Cambria Iron Company and Bethlehem Steel (1852-1992); Center for Metal Arts (2018-)
Backstory and Context
Blessed with the necessary components to produce iron (coal, iron ore, lumber, and a river for transportation) iron production came to Johnstown in the 1840s, migrating from southeastern Pennsylvania. However, this production was limited to individual forges scattered throughout the region. The founders of the Cambria Iron Company decided to consolidate production in the form of its Lower Works in 1852. In doing so, Cambria Iron attracted thousands of immigrants to Johnstown to work in its foundries and mines, transforming Johnstown from a sleepy town of just over 5,000 in 1850 to an industrial city of over 30,000 by 1890.
Prior to the Civil War, Cambria Iron produced thousands of tons of iron rails that fueled railroad expansion throughout the northeast. With the arrival of the Pennsylvania Railroad Company in 1854, Cambria Iron soon began to expand to meet demand. By the 1870s it had the largest iron foundry in the country. The Gautier Works (which was destroyed by the Johnstown Flood in 1889), Franklin Plant, Rod and Wire Plant, and the Wheel Plant joined the Lower Works and the organization became the Cambria Steel Company in 1898.
It was around this time that the company began to experiment with the Kelly converter, built the industry’s first blooming mill and built one of the first works that utilized the Bessemer process to produce steel on a massive scale. Cambria Steel, as a result, helped usher in the steel age in America as it produced steel rails, rod, wire, railroad wheels, and I-beams for the country’s new skyscrapers.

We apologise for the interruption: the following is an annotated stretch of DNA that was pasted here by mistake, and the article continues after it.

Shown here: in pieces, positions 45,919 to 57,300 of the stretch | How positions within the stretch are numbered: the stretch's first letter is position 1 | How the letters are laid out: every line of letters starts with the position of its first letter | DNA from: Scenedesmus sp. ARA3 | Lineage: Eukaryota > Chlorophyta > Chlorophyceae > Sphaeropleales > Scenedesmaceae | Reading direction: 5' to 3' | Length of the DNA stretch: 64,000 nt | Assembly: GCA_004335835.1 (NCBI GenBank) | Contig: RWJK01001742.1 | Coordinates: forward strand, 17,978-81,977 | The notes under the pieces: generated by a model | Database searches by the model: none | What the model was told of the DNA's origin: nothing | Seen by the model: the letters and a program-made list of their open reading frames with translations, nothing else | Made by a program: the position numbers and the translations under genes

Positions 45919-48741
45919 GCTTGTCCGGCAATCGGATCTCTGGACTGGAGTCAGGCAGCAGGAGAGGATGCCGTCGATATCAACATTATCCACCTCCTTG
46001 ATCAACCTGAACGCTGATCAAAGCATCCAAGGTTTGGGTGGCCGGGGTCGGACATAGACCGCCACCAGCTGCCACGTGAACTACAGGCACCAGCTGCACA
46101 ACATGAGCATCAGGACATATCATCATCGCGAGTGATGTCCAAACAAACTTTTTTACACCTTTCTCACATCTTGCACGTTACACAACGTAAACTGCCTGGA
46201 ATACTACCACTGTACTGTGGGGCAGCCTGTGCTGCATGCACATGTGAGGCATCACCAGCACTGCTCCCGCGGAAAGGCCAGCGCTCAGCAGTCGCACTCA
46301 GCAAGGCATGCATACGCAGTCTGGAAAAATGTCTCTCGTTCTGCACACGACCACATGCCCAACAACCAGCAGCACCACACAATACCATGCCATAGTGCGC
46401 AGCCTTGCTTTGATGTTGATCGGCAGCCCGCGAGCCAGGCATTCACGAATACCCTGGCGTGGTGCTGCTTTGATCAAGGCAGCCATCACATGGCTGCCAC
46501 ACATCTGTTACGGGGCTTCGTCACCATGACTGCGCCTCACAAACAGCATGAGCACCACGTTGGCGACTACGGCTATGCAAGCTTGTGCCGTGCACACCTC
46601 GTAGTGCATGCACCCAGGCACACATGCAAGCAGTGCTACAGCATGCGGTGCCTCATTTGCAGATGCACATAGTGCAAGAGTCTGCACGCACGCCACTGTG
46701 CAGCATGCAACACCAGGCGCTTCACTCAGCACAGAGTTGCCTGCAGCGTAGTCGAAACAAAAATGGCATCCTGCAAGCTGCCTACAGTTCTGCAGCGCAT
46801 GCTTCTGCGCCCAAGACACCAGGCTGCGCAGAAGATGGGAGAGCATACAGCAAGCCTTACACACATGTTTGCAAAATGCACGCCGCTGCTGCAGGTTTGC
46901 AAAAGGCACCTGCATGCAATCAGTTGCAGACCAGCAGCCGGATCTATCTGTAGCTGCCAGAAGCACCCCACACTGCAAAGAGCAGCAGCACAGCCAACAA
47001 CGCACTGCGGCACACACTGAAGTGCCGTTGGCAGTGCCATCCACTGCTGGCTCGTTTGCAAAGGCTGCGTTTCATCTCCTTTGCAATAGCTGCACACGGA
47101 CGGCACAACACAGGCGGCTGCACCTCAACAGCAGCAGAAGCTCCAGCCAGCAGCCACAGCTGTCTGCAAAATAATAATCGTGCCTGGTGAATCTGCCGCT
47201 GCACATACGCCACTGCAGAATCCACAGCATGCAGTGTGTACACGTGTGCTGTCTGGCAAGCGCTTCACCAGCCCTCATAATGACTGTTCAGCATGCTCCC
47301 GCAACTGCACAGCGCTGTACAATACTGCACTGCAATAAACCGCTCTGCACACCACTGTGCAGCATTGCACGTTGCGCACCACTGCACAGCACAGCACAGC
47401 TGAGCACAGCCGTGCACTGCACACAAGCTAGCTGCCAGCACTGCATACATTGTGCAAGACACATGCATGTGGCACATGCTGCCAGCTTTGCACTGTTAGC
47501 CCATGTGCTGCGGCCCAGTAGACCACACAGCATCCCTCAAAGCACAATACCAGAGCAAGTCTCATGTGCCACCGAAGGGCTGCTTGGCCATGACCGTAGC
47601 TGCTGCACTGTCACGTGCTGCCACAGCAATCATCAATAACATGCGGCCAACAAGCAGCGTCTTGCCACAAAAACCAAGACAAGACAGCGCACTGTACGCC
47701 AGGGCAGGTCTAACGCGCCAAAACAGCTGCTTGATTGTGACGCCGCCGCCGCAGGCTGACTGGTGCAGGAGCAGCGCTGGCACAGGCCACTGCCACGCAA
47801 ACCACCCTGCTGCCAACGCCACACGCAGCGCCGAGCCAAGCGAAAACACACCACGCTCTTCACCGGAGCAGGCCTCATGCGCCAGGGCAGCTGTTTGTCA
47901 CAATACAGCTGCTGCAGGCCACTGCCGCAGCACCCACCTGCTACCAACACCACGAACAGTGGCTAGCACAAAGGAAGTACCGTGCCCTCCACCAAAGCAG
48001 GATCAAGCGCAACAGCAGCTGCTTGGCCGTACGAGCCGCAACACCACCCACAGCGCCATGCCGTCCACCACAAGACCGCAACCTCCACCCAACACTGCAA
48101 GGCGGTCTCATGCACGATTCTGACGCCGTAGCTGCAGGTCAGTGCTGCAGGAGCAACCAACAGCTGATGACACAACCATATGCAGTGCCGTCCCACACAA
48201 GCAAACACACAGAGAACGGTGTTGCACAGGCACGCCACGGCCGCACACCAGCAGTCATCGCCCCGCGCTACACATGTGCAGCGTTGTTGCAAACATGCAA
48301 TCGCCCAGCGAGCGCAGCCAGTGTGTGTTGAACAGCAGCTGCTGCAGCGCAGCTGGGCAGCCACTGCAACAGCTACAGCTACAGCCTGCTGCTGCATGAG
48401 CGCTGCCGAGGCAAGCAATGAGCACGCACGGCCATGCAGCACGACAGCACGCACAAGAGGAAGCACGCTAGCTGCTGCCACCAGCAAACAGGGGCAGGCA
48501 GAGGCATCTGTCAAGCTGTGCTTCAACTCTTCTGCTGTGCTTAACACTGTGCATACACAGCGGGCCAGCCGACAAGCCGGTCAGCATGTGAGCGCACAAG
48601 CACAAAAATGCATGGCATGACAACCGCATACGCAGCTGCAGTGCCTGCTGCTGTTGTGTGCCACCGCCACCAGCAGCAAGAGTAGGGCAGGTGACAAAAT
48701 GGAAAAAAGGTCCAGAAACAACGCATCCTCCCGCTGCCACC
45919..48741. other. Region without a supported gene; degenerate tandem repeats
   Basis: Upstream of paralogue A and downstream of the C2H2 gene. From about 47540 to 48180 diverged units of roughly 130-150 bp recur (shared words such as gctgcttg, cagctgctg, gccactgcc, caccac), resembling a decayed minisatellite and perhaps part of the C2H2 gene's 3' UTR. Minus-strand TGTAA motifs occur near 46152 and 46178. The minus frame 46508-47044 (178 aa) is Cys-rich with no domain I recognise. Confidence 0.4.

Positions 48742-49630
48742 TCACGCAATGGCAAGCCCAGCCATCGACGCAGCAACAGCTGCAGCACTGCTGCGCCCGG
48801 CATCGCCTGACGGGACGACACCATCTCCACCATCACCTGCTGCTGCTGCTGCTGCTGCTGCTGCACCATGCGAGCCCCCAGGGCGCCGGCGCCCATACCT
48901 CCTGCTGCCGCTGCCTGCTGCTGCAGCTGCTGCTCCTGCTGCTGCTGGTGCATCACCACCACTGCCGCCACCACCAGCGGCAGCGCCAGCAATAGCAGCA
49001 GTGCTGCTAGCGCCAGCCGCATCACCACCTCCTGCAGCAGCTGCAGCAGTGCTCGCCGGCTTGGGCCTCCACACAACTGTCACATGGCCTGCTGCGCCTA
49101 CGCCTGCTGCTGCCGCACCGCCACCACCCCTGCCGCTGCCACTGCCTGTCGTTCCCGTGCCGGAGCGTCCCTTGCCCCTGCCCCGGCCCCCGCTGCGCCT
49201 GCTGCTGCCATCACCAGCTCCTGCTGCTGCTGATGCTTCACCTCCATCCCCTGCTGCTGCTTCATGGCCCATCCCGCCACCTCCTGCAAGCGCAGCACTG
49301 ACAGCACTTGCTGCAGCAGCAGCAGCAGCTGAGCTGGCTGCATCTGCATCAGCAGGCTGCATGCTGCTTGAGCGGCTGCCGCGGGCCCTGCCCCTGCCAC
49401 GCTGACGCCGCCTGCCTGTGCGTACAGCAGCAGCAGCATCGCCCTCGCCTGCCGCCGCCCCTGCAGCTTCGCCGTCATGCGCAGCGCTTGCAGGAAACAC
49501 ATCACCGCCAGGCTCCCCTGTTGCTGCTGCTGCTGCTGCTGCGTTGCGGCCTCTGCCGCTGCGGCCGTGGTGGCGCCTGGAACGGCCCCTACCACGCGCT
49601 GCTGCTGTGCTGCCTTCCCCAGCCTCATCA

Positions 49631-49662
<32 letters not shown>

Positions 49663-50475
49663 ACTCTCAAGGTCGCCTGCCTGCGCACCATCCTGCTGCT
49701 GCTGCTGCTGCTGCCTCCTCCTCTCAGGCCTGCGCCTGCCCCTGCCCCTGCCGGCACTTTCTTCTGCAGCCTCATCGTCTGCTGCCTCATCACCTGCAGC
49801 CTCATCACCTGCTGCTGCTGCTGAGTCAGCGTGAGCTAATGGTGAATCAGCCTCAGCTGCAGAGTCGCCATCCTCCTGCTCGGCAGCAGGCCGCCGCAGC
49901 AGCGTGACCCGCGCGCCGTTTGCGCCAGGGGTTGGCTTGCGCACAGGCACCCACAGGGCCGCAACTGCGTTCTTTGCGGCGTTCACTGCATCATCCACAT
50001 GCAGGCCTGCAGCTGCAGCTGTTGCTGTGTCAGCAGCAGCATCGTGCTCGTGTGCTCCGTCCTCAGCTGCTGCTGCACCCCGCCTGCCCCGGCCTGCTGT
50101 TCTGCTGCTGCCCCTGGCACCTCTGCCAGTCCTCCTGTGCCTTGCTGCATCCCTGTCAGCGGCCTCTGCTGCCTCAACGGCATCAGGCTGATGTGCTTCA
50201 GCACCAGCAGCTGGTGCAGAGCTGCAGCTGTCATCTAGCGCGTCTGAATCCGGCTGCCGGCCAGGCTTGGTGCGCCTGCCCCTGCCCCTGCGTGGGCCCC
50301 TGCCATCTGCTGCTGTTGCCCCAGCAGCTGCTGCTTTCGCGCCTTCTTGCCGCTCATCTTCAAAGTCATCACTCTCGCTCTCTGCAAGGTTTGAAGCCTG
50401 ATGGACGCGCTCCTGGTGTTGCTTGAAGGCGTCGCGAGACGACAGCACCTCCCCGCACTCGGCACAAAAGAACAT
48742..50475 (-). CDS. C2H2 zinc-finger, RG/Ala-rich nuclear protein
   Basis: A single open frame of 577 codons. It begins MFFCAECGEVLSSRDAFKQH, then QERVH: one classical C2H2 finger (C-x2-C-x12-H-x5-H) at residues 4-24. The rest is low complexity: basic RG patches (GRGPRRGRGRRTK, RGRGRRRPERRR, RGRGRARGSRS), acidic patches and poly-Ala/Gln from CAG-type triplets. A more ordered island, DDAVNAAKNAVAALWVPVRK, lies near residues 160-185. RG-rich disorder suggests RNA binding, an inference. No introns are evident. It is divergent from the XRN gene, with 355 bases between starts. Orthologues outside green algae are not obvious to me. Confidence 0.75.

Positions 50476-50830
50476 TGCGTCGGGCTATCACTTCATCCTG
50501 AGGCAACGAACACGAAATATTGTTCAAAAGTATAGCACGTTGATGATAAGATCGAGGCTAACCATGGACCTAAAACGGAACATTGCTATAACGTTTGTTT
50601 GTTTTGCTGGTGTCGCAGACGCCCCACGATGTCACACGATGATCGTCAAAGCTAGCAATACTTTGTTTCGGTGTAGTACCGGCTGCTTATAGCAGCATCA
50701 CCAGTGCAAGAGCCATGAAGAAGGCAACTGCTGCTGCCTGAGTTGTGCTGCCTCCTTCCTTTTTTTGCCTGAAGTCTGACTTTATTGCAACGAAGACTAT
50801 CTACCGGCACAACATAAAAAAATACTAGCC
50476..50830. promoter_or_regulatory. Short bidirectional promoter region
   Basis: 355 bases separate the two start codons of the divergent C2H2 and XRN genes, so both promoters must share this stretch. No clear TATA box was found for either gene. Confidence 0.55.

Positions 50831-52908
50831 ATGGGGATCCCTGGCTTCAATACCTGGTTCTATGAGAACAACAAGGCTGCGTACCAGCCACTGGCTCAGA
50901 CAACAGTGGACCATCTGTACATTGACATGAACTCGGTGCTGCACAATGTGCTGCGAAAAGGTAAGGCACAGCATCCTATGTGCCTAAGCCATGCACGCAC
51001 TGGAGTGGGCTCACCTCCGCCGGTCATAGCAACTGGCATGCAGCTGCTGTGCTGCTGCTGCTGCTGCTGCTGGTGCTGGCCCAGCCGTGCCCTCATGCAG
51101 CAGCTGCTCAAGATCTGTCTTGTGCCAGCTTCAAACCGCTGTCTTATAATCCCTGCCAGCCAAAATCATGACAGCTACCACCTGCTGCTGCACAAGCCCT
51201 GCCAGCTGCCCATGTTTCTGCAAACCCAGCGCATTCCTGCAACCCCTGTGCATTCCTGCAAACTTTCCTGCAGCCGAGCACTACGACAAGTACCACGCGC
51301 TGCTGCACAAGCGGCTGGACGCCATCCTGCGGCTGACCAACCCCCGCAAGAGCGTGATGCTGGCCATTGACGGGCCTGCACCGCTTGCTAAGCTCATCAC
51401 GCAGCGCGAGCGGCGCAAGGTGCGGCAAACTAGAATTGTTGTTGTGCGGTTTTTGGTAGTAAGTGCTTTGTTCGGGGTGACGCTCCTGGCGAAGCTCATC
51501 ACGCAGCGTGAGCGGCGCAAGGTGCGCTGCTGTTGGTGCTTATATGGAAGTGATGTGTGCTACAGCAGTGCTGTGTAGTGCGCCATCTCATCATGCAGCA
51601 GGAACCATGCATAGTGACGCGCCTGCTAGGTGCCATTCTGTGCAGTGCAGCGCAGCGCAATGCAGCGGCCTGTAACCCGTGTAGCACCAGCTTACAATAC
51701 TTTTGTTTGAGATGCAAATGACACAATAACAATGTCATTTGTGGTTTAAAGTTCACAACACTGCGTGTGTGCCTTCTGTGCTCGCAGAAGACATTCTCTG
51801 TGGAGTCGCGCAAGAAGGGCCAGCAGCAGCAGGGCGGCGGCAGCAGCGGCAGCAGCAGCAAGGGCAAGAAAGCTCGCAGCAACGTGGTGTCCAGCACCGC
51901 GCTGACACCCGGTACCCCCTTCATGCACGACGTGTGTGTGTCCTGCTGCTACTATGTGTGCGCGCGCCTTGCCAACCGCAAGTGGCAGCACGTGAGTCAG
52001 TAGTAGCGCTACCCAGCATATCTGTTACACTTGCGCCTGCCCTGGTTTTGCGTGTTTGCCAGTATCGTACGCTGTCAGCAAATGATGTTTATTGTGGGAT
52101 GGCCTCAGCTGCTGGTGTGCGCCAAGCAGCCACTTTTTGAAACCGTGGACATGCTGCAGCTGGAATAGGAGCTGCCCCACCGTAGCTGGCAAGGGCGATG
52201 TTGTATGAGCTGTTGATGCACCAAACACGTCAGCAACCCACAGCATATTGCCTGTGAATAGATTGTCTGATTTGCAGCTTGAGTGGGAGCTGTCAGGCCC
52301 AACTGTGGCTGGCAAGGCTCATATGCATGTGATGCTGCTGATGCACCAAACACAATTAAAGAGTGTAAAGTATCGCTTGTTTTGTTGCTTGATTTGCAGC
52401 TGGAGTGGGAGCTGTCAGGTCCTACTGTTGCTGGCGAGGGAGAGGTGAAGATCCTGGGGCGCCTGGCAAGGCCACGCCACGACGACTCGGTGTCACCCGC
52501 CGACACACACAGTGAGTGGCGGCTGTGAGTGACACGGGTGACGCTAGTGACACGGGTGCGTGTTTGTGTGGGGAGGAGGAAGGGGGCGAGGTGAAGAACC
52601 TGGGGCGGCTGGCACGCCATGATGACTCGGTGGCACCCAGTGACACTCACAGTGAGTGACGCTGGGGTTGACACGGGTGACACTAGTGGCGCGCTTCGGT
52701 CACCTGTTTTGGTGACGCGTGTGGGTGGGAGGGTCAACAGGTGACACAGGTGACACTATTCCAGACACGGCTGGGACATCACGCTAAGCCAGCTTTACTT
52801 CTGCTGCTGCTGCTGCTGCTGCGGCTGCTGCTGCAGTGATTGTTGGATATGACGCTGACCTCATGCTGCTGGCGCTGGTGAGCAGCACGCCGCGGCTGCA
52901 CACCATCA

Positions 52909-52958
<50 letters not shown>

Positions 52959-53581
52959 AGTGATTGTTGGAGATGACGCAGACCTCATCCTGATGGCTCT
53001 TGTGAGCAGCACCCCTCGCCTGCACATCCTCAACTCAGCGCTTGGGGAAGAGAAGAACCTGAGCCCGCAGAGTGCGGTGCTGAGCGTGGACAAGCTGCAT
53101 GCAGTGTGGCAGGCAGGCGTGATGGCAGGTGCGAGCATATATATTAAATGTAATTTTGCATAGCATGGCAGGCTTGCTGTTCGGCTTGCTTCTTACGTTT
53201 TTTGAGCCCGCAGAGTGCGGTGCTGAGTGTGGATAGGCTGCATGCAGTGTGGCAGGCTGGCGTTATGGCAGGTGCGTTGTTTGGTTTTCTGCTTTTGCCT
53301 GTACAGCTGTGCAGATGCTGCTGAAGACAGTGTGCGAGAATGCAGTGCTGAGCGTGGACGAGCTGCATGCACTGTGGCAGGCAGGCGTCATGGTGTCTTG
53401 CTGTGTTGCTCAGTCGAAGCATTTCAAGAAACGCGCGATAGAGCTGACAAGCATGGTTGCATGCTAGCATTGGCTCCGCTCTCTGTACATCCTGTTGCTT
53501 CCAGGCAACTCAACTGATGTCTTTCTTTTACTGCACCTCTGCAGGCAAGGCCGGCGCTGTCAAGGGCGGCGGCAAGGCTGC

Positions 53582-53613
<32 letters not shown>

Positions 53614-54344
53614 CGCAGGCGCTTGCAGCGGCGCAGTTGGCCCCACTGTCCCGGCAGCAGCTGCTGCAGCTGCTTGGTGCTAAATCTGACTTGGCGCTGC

The independent company was eventually absorbed by the larger Midvale Steel and Ordnance Company in 1916 and then by the even larger Bethlehem Steel in 1923. By 1973 it employed over 12,000 workers. However, it was around this time the company decided to scale back production due to aging facilities, lack of access to adequate transportation, difficulty in complying with environmental regulations and increased competition from foreign steel. By 1982 there were only 1,200 workers left and the Johnstown branch of Bethlehem Steel closed in 1992.
The Lower Works of the former company, with its blacksmith shop that has sections dating back to 1864, is the largest section that remains. The shop was built in five stages and features a raised, octagonal roof on its center section and five massive steam-powered hammers, to include a ten-ton model which is owned by the Smithsonian. In 1998, the Johnstown Redevelopment Authority purchased several buildings, to include the blacksmith shop, machine shop (1906) and carpenter shop. The Authority was then able to acquire ten acres of land around the buildings when Bethlehem Steel filed for bankruptcy in 2003 with plans to clean up the site and eventually grant public access. In early 2018, the Redevelopment Authority reached an agreement with the Center for Metal Arts of New York to open a metalworking and arts school in the former blacksmith shop.
"History of Steel in Johnstown." Johnstown Area Heritage Association. Accessed January 16, 2019. https://www.jaha.org/attractions/heritage-discovery-center/johnstown-history/history-steel-johnstown/
Brown, Sharon. "Historic Resource Study: Cambria Iron Company." Hathi Trust. 1989. Accessed January 16, 2019. https://catalog.hathitrust.org/Record/001947724
Sutor, Dave. "Historic blacksmith shop in Johnstown to reopen as school." Johnstown Tribune-Democrat. January 6, 2018. Accessed January 16, 2019. https://www.tribdem.com/news/watch-video-historic-blacksmith-shop-in-johnstown-to-reopen-as/article_d54d1fd8-f290-11e7-9e2c-df9311068aa5.html
Schwartzel, Erich. "Cambria Iron Works coming to life." Trib Live. July 22, 2007. Accessed January 16, 2019. https://triblive.com/x/pittsburghtrib/focus/s_518084.html